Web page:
Is heaven real?
That’s the question that the new film “Heaven Is For Real” — which is based off a book with the same title that tells the tale of a 4-year-old who envisioned Jesus with blue eyes — looks to explore.
Told from the perspective of the boy’s father, the story details how the young Colton Burpo saw many visions — including meeting a sister who died during his mother’s miscarriage — after an emergency surgery.
Even though his experiences happened more than a decade ago, the now 14-year-old Burpo hasn’t taken back what he said. In a recent interview with Sean Hannity, Burpo recanted and retold his story about seeing visions, according to The Huffington Post.
"Jesus is more like the humanoid version," Burpo said to Hannity. "He is the one you can relate to because he loves you so much and he's actually your size."
But is the film even about faith?
Chris Larson, president of Ligonier Ministries told the Religion News Service that he can’t recommend the film or book because heaven and visions of Jesus are about much more than what the forms of media make them out to be.
“Heaven is a real place, not just a concept, and we know 67 percent of Americans agree with this,” said Larson to RNS. “We just wish many people would go to the Bible, rather than the cinema, to find out what heaven is. The Bible says there’s only one way to salvation — through Jesus.”
Much of the discussion about the film has surrounded what type of audience the film is aimed toward, rather than the religious themes. The New York Daily News reported that because the movie’s premier fell on Passover, it purposefully avoided a large segment of the population. Producers aren’t trying to entice city-goers or New Yorkers, for example, but rather religious folk who will see it, the Daily News reported.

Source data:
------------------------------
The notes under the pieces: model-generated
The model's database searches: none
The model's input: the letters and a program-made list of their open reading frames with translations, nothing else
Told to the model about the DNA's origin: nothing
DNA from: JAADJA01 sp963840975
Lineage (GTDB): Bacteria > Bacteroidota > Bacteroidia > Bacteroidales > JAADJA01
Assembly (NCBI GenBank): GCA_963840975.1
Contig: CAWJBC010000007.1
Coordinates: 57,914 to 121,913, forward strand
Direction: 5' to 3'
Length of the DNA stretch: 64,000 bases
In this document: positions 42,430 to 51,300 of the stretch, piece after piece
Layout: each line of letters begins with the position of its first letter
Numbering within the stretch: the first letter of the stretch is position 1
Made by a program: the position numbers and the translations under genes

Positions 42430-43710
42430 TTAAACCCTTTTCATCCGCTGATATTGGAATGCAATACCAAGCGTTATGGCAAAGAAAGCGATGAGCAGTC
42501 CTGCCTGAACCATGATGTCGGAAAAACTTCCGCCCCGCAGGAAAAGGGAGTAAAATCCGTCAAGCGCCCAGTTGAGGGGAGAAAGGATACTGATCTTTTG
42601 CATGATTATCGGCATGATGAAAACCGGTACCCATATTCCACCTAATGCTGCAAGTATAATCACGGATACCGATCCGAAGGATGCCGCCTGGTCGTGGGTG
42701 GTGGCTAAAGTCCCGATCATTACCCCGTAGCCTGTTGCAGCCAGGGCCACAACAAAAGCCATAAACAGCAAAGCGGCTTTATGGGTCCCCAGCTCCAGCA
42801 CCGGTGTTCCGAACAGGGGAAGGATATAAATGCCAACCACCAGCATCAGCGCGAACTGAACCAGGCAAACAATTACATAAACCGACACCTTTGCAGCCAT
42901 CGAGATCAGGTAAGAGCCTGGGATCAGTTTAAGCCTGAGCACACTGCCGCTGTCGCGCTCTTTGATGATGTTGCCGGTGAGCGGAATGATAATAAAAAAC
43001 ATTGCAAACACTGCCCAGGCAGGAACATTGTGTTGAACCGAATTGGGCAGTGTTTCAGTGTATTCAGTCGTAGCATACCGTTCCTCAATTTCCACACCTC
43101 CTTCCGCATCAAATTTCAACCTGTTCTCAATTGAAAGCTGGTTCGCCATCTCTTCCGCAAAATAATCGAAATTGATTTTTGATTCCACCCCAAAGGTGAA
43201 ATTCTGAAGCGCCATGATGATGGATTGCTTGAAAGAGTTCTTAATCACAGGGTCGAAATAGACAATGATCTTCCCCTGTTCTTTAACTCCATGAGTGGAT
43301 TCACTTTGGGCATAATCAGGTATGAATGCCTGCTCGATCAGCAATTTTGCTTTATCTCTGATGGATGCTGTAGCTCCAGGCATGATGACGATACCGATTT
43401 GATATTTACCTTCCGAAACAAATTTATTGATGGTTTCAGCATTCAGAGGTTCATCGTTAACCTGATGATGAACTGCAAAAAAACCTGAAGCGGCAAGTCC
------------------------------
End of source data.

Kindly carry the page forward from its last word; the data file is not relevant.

“A lot of the country does not respond to what Hollywood does,” producer Joe Roth told the Daily News. “The idea here is (marketing) a story that would appeal universally, but would also ring a bell with people who are in quote-unquote ‘Bible Belt’ areas.”
Terry Mattingly wrote for Patheos that The New York Daily News article was a bit of a stretch, though, and the movie, despite its religious tones, is about more than just God and spreading a Christian message.
“The key theme in this story is that some real Hollywood level talents are attempting to make a real movie that is not aimed at Hollywood. This is not one of those do-it-yourself evangelical flicks.”
Still, what does the movie say about heaven and the afterlife?
NPR’s review of the film, written by Linda Holmes, said themes about faith and religion aren’t explored thoroughly, leaving more to be desired.
“It's enough for people who absolutely believe that heaven literally is a location and contains clouds and angels and a physical, green-eyed Jesus, and not too much for people who believe that Colton's story, at least, is not enough to persuade them one way or the other,” Holmes wrote. “But it's both too enamored of Colton's heaven and too uncommitted to it, in a way, to really have much to say about faith. Which is a shame, because faith really does remain an underexplored idea.”
The Atlantic had a similar issue with the film, saying it never takes steps to explore religious and faith themes deeply. Rather, the film wants the viewers to establish their own views.
"If my tears are any indication, this movie succeeds at inspiring sadness and empathy and comfort," wrote Emma Green for The Atlantic. "But the spiritual experience it offers is a very specific one: tapping into emotions via the mysterious experience of a very cute, likeable child. The film doesn’t try to convince people that heaven is real; it tries to make them feel as though heaven is real."
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